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Jan. 3, 2013 11:52

Will L.A. Finally Get it Together?

One ordinance and two initiatives compete in 2013 to regulate medical cannabis


There are two initiatives that are gathering signatures to be placed on the general election ballot on  May 21. Before that, the Los Angeles City Council is trying to get its act together and pass an ordinance in the next couple of months. The city is scrambling to put this ordinance together because it knows further delay will take the power away from the government and be put into the hands of dispensaries and voters (this, of course, scares city officials!).

You may ask, what happens if the City Council passes ordinance before May? It would become law, subject to the same referendum that overturned the previous ordinance in late 2012. If enough signatures are gathered to overturn it (which I think is very possible), it would be overturned and the two ballot initiatives would go to the voters to decide the regulation of dispensaries in Los Angeles.

What do these measures look like, and how should we as a community react? See below for this lawyer’s opinion.

1. The Marijuana Regulation and Control Act: Allows only for the dispensaries that have been around and filed with the city before 2007. These dispensaries wish to be grandfathered in and have a monopoly on L.A.’s MMJ industry.

  • This initiative is well written to insulate city officials from acting in a manner that might be perceived as interfering with the federal laws.

  • It restricts access.Since only about 100 of these original dispensaries are still operating, access to medication would be severely limited, thus only about 20 percent of the shops out there would be allowed to remain open. This could have the adverse affect of driving medication back underground to satisfy the demand.

  • It allows shops to stay open based on seniority, rather than merit. In my opinion, as a community, we should select the collectives that operate legally and fairly. This initiative puts seniority above all else, which is not necessarily good for the patient.


2. The Regulation of Medical Marijuana for Safe Neighborhoods and Safe Access: It raises taxes, which is bad news for dispensaries, but it may be that extra percent that drives the public to vote for it. We know that taxing cannabis distribution is a public favorite.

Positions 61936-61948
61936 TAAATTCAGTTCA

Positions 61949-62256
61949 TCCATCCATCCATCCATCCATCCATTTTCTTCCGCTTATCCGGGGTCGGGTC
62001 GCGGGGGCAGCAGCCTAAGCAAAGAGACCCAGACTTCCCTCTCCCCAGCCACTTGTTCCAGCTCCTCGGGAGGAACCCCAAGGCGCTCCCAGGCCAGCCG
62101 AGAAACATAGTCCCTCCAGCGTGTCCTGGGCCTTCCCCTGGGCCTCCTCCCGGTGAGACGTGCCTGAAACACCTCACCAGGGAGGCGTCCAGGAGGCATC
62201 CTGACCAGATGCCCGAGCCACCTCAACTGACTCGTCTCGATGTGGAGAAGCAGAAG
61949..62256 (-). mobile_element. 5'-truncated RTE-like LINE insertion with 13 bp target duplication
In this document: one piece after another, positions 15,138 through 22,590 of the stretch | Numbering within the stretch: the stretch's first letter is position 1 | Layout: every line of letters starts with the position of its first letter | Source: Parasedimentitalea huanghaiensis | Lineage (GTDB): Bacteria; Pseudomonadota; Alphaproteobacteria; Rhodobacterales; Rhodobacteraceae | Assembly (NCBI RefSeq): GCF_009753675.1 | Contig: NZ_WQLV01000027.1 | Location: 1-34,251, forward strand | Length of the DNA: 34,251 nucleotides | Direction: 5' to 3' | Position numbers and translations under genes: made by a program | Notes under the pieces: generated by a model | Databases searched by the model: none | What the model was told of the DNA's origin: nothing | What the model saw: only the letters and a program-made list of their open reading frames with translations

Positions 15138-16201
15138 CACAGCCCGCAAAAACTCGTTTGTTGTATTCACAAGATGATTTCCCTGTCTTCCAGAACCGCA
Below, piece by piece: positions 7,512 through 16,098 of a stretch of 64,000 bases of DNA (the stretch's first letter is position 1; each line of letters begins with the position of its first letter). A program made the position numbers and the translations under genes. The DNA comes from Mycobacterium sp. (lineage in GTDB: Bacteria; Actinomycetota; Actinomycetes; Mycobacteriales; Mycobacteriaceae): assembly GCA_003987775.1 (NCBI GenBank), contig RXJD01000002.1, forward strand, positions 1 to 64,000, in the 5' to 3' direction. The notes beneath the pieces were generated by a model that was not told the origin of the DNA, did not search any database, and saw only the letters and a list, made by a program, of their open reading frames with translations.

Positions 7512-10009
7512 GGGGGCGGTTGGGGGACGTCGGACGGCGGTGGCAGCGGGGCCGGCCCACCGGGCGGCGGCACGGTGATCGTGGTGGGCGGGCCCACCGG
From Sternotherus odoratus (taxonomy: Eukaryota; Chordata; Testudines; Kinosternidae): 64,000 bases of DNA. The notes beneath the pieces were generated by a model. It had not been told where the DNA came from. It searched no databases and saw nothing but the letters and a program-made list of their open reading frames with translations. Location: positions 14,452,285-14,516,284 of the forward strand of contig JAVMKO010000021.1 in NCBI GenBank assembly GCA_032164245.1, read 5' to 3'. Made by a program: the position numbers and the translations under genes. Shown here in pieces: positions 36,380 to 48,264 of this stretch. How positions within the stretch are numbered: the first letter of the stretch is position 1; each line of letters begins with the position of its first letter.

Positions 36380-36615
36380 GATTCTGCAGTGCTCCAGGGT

• This initiative allows for more dispensaries and thus access is more readily available. On the flip side, not having a cap on the number of dispensaries means there will be too many dispensaries

  • Creates merit-based—not seniority-based—awarding of licenses.

  • Does not allow collectives/growing in residential areas for anything beyond personal use.

  • Allows dispensaries to possess hash but not to manufacture it

  • As always, all initiatives leave the growers out of the picture. There are ways to useThe Regulation of Medical Marijuana for Safe Neighborhoods and Safe Access for the growers but they are not explicitly mentioned anywhere.


3. The city’s ordinance to be passed by City Council: This is very similar to The Marijuana Regulation and Control Act, but goes even further to limit access.

  • The worst restriction is that a patient cannot be a member, volunteer or manager of more than one collective. That is akin to the government saying you can only go to one Rite Aid location and don’t even think about Walgreens!

  • Two dispensaries cannot be open within 1,000 feet of each other.


Although none of these proposals are perfect, it is time for L.A. to take a stand. And, as you may be able to gather, this attorney is in favor of The Regulation of Medical Marijuana for Safe Neighborhoods and Safe Access.

Let’s make sure the people have a voice!

Attorney Meital Manzuri is a medical cannabis expert, collective consultant and experienced criminal defense attorney. Those with questions about starting a collective or interested in scheduling a free consultation can call (310) 601-3140 or go to manzurilaw.com.

 
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